Category Archives: Spirituality

Saint Elizabeth of Hungary and W.A.

Here in Western Australia, we hold St Elizabeth of Hungary in special love and esteem, because of the presence here from 1928-1957 of the Anglican Sisters of St Elizabeth who worked in the south-west of this State.

Tertiary George Harvey grew up near their mother house in Bunbury and recalls the huge influence the Sisters had on him: as a server, he was particularly conscious of their devotion to worship. We would probably now regard their style of worship as old-fashioned Anglo-Catholic, but for George and the Sisters then, this worship was rich and redolent of God’s presence. That atmosphere still permeates the little chapel dedicated to St Elizabeth and pictured below.

The Chapel of St Elizabeth, Bunbury, Western Australia

Alongside their rich life of devotion, the Sisters devoted themselves to the care of the Group Settlers, English people who were brought to Western Australia to open up dairy farms and populate the forest country south of Bunbury. The Sisters lived in the same struggling pioneer communities in Busselton, Margaret River and elsewhere.

Those of us who live in this region know that behind the picturesque vineyards and glorious beaches lies a history of hardship, as newcomers came without farming skills to an environment that can be quite harsh and unforgiving. Huge karri and jarrah trees had to be cut down, or killed by ring-barking, thus delaying any income that the pioneers might derive from the land. And even when the land was ready for cattle, prosperity was still not to be found. It is only in recent years that better ways of living in this country are being found, as the harvesting of old-growth forests has been slowed, and tourism established as the main industry.

Back in the 1930s, the group settlement farms were isolated from one another and their communities. Families lived first in primitive shacks, and then in basic cottages, so everyday living was a struggle. The Sisters gave themselves to ministering in this poverty and remoteness and in the process wore themselves out.

Their story is told eloquently in Merle Bignells’ 1992 The Little Grey Sparrows.

The contrast between the poverty of the Sisters’ external lives and the wealth of their internal lives strikes me as one authentic way to be Franciscans: being poor, we discover ourselves, like St Francis, to have inherited the enormous wealth of creation.

In St Elizabeth’s life this contrast also shone forth: she who was a princess became poor to help the poor. But, like St Francis and her other mentor St Clare, Elizabeth did not give up the wealth she had inherited – not the wealth of her husband’s dominions (which she did forego), but the wealth of worship, the wealth of intelligent ministry to the poor, the wealth of creation and people.

For the Tertiaries of Western Australia, the plucky “little grey sparrows” have become part of the richness of our life, and we give thanks for their sacrificial service in this place. We gladly share this story with the wider Franciscan family.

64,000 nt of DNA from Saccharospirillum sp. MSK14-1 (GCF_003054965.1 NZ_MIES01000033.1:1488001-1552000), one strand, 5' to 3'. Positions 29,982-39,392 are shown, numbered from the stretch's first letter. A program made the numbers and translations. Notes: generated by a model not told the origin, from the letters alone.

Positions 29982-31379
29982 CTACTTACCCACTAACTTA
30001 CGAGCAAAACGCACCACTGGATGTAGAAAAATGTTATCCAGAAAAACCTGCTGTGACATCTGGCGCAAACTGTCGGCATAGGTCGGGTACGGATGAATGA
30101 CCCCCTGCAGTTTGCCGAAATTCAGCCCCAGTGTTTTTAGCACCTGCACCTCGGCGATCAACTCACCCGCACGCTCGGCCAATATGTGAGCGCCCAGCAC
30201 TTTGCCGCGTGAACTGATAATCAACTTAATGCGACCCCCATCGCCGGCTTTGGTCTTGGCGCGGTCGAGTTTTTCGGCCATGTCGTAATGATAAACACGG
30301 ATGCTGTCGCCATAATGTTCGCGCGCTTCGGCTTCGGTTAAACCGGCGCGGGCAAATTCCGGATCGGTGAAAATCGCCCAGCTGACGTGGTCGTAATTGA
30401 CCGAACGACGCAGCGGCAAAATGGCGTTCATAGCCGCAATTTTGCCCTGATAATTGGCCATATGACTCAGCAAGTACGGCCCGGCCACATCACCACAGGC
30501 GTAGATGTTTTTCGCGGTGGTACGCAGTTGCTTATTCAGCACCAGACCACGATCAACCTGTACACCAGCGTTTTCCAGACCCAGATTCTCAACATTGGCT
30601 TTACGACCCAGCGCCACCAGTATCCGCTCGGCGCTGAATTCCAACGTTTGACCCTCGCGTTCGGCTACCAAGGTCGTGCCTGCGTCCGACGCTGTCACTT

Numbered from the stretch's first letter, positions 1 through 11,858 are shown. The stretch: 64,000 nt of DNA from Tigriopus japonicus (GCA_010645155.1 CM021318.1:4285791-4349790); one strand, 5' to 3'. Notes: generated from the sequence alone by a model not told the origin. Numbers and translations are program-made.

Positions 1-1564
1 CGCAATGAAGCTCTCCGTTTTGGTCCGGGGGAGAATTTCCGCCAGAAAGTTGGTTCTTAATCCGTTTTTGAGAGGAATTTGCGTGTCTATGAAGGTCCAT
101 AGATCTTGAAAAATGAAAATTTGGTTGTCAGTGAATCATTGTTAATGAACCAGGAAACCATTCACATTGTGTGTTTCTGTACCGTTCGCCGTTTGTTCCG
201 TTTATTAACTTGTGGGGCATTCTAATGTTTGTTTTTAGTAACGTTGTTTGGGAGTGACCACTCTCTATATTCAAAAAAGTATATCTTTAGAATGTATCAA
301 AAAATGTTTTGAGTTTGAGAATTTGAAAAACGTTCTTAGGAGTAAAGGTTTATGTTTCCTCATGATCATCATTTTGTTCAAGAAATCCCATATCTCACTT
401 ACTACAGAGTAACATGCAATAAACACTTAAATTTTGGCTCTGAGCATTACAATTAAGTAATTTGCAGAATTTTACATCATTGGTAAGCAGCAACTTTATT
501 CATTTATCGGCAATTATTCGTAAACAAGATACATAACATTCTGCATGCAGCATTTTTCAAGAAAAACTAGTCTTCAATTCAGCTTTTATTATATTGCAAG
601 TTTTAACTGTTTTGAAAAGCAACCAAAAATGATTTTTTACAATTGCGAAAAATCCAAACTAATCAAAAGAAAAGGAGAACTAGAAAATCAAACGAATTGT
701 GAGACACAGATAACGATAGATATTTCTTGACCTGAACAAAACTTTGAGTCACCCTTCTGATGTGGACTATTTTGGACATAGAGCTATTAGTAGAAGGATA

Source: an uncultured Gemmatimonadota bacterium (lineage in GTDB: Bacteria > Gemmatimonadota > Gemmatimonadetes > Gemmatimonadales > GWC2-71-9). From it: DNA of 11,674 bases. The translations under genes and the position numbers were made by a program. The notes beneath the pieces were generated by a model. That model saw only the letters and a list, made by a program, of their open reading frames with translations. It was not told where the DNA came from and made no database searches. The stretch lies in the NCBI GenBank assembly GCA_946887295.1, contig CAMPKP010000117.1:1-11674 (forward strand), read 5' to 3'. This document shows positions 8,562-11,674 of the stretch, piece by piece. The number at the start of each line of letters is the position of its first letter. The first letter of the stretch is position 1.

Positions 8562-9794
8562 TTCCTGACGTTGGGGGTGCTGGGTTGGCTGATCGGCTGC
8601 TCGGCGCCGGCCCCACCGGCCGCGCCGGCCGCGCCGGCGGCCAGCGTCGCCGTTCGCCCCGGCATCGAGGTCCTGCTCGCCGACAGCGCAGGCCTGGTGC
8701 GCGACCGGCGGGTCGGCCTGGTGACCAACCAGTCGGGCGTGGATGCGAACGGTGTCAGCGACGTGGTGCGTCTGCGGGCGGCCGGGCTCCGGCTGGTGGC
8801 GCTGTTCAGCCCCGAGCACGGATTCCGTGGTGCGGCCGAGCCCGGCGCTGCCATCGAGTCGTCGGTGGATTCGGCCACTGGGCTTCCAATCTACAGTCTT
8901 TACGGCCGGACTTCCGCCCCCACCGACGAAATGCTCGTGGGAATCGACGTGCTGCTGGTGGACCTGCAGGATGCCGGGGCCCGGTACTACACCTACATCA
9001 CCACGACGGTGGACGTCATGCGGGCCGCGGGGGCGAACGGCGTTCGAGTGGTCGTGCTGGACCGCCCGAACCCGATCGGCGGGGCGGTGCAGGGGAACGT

Ted Witham
Minister Provincial

Feast of St Elizabeth AD 2010


It is easy for Christians to criticise Christmas with its consumerism and sentimentality for example. But as a Franciscan, I resist giving oxygen to the negativity of the Christmas critics.
St Francis was positive. The San Damiano crucifix told him to repair the church, not point out its ruins and its faults. So, I have compiled a list of the 10 Things St Francis would approve in our culture’s celebration of our Lord’s Nativity.

1. Christmas cribs and other Nativity displays which show the birth of Jesus in poverty.

2. People filling churches and flocking to Carols by Candlelight to be touched in some way by the story of Christmas.

3. Christmas lunches put on for the homeless and the poor.

4. Politicians taking real action to help the homeless.

5. The financial system reflecting on the fall of Wall Street, and looking for ways to lift the poor in developing nations out of poverty.

6. Families are gathering in joy.

7. Donors to Christmas Bowl, Christian Blind Mission, and countless other charities.

8. Artists, singers, writers of carols and poems communicating the Gospel story.

9. Peacemakers in Palestine/Israel… and everywhere else.

10. Muslims, Hindus and others, who love Christmas as well as Christians do.

Happy Christmas!

Friends of the Monastery

The ‘Friends of the Monastery inc.” is a non-profit organisation which was formed to care for the Monastery of the Blessed Virgin Mary, Stroud, after the Second Order Sisters vacated the premises and it’s future was uncertain.
We aim to preserve it’s Franciscan ethos, promote Franciscan spirituality and provide an oasis of spiritual and physical refreshment for weary souls and bodies who seek respite there; and a sacred space for parishes and other groups to hold retreats or workshops etc. We are committed to praying for the future of the Monastery. We work closely with the First Order Brothers, whose Hermitage is on the same piece of land, and who care for the grounds; and the Society of St Francis Association, Inc. who own it. We rely on income from hiring the Monastery out and on our ‘Friends’ membership fees to maintain it.
The unique mud-brick buildings of the Monastery, including the beautiful Chapel with it’s hand-made stained glass, rock and camphor laurel altar and Sister Angela’s woodcarving, are resonant with the prayers of the many hundreds of spiritual pilgrims who have found solace and strength there.
A labyrinth has recently been constructed, and everything lies peacefully in a natural bush setting. Please find a membership form below!
God’s peace be with you.

Pirrial Clift, tssf,
Chairperson of the Friends of the Monastery, Inc.
Friends of the Monastery Brochure